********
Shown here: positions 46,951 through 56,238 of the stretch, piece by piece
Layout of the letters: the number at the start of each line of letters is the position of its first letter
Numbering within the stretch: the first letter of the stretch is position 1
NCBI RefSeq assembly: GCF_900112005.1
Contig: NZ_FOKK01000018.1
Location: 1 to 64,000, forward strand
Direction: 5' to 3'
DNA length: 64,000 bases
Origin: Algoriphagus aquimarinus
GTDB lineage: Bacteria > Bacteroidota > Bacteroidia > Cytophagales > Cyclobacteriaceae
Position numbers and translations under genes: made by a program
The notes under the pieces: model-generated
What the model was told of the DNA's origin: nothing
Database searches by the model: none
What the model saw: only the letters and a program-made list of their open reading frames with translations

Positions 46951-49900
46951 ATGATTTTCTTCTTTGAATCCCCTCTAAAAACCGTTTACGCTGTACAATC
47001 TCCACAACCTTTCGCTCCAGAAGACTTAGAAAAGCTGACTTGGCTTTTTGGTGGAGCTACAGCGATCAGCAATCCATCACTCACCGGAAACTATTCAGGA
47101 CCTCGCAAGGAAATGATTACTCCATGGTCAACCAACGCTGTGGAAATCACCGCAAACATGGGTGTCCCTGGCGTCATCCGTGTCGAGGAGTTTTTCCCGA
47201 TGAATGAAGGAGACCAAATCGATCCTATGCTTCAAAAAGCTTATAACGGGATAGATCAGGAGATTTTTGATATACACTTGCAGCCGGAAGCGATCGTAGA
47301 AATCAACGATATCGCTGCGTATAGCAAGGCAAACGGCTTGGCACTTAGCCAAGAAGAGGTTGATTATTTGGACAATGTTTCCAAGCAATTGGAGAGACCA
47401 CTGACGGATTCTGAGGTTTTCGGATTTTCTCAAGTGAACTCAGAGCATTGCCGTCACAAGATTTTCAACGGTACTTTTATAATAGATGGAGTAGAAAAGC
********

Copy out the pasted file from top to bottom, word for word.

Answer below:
Shown here: positions 46,951 through 56,238 of the stretch, piece by piece
Layout of the letters: the number at the start of each line of letters is the position of its first letter
Numbering within the stretch: the first letter of the stretch is position 1
NCBI RefSeq assembly: GCF_900112005.1
Contig: NZ_FOKK01000018.1
Location: 1 to 64,000, forward strand
Direction: 5' to 3'
DNA length: 64,000 bases
Origin: Algoriphagus aquimarinus
GTDB lineage: Bacteria > Bacteroidota > Bacteroidia > Cytophagales > Cyclobacteriaceae
Position numbers and translations under genes: made by a program
The notes under the pieces: model-generated
What the model was told of the DNA's origin: nothing
Database searches by the model: none
What the model saw: only the letters and a program-made list of their open reading frames with translations

Positions 46951-49900
46951 ATGATTTTCTTCTTTGAATCCCCTCTAAAAACCGTTTACGCTGTACAATC
47001 TCCACAACCTTTCGCTCCAGAAGACTTAGAAAAGCTGACTTGGCTTTTTGGTGGAGCTACAGCGATCAGCAATCCATCACTCACCGGAAACTATTCAGGA
47101 CCTCGCAAGGAAATGATTACTCCATGGTCAACCAACGCTGTGGAAATCACCGCAAACATGGGTGTCCCTGGCGTCATCCGTGTCGAGGAGTTTTTCCCGA
47201 TGAATGAAGGAGACCAAATCGATCCTATGCTTCAAAAAGCTTATAACGGGATAGATCAGGAGATTTTTGATATACACTTGCAGCCGGAAGCGATCGTAGA
47301 AATCAACGATATCGCTGCGTATAGCAAGGCAAACGGCTTGGCACTTAGCCAAGAAGAGGTTGATTATTTGGACAATGTTTCCAAGCAATTGGAGAGACCA
47401 CTGACGGATTCTGAGGTTTTCGGATTTTCTCAAGTGAACTCAGAGCATTGCCGTCACAAGATTTTCAACGGTACTTTTATAATAGATGGAGTAGAAAAGC